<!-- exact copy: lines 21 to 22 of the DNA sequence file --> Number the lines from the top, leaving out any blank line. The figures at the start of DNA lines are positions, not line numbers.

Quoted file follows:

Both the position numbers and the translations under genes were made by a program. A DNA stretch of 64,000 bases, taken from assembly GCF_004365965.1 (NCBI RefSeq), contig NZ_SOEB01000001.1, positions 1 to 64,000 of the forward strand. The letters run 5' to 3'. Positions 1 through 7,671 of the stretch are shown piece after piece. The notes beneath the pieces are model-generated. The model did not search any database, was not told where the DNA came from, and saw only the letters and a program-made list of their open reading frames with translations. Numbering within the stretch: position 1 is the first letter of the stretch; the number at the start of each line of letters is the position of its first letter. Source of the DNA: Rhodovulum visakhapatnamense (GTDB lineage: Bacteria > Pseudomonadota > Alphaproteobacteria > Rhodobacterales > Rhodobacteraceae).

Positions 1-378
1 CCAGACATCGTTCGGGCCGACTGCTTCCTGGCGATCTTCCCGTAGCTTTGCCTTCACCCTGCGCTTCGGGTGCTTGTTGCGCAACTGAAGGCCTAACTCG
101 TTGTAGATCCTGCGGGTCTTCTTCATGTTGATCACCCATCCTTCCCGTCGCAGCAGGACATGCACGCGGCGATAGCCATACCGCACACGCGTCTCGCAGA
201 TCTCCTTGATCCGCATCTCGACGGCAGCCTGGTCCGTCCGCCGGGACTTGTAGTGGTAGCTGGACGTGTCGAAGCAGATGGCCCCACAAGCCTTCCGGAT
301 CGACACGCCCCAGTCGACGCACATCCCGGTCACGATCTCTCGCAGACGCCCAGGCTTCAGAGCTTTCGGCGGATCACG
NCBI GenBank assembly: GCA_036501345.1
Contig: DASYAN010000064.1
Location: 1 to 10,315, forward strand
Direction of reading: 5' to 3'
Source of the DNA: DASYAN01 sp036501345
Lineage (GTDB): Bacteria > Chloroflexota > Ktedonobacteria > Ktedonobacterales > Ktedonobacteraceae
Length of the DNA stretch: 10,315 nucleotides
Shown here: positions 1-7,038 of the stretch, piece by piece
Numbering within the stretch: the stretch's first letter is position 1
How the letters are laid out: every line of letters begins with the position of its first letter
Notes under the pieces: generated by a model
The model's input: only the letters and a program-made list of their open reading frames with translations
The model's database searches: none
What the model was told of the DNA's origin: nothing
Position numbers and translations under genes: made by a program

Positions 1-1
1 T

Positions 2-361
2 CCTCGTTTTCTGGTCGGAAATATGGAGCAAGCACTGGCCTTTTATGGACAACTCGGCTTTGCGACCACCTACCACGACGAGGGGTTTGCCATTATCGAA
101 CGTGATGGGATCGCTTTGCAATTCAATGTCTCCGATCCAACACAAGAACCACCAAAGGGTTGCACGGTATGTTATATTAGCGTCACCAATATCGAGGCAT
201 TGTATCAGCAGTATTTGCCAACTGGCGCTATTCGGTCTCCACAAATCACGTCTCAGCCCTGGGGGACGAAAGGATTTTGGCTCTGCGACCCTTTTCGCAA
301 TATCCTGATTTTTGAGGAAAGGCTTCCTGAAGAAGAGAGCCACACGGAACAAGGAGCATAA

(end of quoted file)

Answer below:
Position numbers and translations under genes: made by a program

Positions 1-1